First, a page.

Bleu Azur is a  royal-blue style ink that looks best on pure white paper. The ink works well with all nib sizes, but is on the dry side. You need wet pens to make for a pleasing writing experience. Unfortunately, with wet pens you get contrast-rich harsh shading, with I personally dislike.  Like most Callifolio inks, water resistance is almost non-existent .  All in all, not an ink that I would recommend.
Technical test results on Rhodia N° 16 notepad paper, written with Lamy Safari, M-nib
Back-side of writing samples on different paper types

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#2 inkstainedruth


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Posted 18 April 2019 - 19:35

This reminds me quite a lot of Lamy Blue, and is similarly, well, insipid looking.

Thanks for the comprehensive review, as always, though -- seeing inks I *don't* want is often more useful than ones I *do* want (and way better for my budget...).

Ruth Morrisson aka inkstainedruth

"It's very nice, but frankly, when I signed that list for a P-51, what I had in mind was a fountain pen."

#3 visvamitra


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Posted 18 April 2019 - 19:51

An excellent review.

#4 Karmachanic



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Posted 18 April 2019 - 21:34

Always a joy to behold your reviews.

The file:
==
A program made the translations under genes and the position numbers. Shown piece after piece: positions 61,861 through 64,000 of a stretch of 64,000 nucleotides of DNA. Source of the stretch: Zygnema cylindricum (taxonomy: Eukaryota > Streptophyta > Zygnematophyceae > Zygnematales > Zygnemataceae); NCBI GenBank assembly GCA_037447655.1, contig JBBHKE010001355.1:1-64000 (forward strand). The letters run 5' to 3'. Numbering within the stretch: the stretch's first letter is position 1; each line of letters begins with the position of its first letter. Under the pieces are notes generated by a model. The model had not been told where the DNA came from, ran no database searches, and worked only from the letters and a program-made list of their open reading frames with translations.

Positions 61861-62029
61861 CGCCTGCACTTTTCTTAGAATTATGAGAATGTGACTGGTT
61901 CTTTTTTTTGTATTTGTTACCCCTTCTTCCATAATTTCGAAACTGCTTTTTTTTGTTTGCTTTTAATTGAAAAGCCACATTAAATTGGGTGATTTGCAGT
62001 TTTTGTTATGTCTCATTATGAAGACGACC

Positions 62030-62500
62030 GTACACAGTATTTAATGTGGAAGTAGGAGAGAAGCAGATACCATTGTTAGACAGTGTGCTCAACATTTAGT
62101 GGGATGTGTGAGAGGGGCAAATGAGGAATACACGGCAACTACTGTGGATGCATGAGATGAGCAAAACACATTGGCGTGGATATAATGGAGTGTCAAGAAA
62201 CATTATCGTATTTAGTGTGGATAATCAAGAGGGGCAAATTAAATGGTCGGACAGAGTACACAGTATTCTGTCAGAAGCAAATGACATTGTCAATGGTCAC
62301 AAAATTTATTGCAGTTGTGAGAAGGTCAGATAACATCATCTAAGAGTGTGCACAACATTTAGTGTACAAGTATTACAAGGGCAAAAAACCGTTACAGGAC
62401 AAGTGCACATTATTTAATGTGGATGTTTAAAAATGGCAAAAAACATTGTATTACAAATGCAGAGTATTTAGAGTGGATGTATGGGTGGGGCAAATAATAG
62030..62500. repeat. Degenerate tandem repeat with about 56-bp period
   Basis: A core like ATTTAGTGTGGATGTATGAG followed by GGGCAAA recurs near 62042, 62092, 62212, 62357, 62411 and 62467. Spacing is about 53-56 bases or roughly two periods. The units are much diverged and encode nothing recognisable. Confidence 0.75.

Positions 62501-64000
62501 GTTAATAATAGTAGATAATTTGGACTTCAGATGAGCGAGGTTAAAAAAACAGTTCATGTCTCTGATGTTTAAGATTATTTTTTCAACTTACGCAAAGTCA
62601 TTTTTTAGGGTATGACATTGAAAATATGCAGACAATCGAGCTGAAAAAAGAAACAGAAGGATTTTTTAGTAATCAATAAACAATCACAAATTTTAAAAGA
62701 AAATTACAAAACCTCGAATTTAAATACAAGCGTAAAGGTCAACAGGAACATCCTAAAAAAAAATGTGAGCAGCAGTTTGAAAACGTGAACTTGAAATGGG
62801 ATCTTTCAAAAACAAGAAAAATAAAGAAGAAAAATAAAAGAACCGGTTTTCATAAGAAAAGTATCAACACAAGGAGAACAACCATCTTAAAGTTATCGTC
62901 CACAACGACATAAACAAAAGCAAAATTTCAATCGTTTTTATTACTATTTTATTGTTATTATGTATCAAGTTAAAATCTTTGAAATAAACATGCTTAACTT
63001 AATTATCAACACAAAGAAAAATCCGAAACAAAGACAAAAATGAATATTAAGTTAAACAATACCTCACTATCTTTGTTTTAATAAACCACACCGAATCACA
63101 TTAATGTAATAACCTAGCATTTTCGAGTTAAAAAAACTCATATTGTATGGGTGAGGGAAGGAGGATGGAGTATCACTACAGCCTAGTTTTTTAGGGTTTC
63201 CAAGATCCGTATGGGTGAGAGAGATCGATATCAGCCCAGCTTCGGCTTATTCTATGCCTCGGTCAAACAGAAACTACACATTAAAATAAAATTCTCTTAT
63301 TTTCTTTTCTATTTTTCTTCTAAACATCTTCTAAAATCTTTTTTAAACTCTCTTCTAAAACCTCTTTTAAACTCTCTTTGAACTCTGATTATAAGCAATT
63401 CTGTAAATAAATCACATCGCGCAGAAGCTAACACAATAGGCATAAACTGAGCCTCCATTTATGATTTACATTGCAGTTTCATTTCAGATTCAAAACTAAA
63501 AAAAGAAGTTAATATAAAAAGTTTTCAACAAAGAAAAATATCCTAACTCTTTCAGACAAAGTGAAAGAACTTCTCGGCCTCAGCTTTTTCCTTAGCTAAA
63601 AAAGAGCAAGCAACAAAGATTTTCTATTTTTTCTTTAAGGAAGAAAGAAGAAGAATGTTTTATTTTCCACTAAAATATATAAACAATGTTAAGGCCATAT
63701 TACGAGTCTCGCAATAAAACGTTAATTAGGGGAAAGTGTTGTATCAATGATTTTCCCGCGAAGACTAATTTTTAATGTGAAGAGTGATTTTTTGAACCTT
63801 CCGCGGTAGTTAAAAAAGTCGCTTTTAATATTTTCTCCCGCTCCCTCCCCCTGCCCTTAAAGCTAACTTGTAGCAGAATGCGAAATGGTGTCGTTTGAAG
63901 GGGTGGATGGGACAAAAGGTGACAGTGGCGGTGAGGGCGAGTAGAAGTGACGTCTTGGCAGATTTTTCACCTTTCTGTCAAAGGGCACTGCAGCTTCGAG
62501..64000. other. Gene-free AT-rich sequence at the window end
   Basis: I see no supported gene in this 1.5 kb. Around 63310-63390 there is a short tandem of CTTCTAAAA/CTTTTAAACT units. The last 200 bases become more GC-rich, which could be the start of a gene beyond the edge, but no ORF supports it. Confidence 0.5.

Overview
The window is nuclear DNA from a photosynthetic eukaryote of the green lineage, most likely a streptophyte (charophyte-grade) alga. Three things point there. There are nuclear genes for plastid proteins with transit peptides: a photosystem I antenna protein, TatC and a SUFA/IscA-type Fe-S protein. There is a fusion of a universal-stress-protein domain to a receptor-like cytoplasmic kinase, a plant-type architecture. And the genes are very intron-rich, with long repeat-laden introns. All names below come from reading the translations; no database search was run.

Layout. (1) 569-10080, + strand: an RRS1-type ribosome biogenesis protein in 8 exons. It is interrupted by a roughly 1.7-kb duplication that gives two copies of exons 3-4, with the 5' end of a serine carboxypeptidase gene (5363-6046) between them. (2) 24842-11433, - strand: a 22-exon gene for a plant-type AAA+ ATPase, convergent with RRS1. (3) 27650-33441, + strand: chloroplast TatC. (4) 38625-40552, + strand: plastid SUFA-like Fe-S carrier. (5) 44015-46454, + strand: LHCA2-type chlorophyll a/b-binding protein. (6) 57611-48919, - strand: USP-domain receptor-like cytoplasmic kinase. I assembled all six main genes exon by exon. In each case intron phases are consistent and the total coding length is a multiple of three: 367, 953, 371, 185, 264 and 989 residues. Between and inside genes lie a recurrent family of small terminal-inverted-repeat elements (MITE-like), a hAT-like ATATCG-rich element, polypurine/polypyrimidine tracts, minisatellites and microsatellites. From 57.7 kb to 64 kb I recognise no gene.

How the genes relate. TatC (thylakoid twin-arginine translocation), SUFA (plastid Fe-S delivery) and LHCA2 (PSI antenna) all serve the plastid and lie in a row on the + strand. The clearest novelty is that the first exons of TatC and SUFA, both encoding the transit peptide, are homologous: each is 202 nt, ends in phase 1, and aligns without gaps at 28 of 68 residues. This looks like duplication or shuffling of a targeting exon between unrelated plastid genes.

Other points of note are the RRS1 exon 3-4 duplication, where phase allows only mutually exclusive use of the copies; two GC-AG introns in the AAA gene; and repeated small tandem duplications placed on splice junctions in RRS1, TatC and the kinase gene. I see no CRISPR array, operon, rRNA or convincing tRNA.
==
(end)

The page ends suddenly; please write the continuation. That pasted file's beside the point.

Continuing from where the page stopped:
"Simplicate and add Lightness."

#5 SenZen



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Posted 19 April 2019 - 01:01

Thank you, great review; it's an interesting ink, perhaps too close to myosotis / purplish for me, but I'm into calm inks lately.

"The trouble with the world is that the stupid are cocksure and the intelligent are full of doubt."

B. Russell

#6 amberleadavis


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Posted 19 April 2019 - 02:42

Another wonderful review!

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#7 Lgsoltek


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Posted 19 April 2019 - 07:22

Gorgeous artwork, as always! You make even those pale (and boring to my eyes) inks look great and attractive!

Edited by Lgsoltek, 19 April 2019 - 07:47.

#8 Intensity



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Posted 19 April 2019 - 16:44

Beautiful review as always!  Not my kind of ink, but really enjoyed looking through the post.

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#9 5Cavaliers


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Posted 19 April 2019 - 17:13

Excellent review!  While I understand your conclusions, I find that I like the ink on Tomoe River paper. TR paper seems to bring this color to life.  I do use this ink frequently.  But it is light in color and sometimes I will add just a tiny drop of Bleu Ultramarine to enhance the color a bit.  And I would agree that it needs a wet pen and it does a good job of taming a "gusher".    I find, however, this to be true of many of the Callifolio inks. 

"Today will be gone in less than 24 hours.  When it is gone, it is gone.  Be wise, but enjoy!  - anonymous today




#10 sansenri



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Posted 19 April 2019 - 22:38

great review and informative pics, thanks!

Also tagged with one or more of these keywords: lartisan pastellier, callifolio, bleu azur, royal blue, blue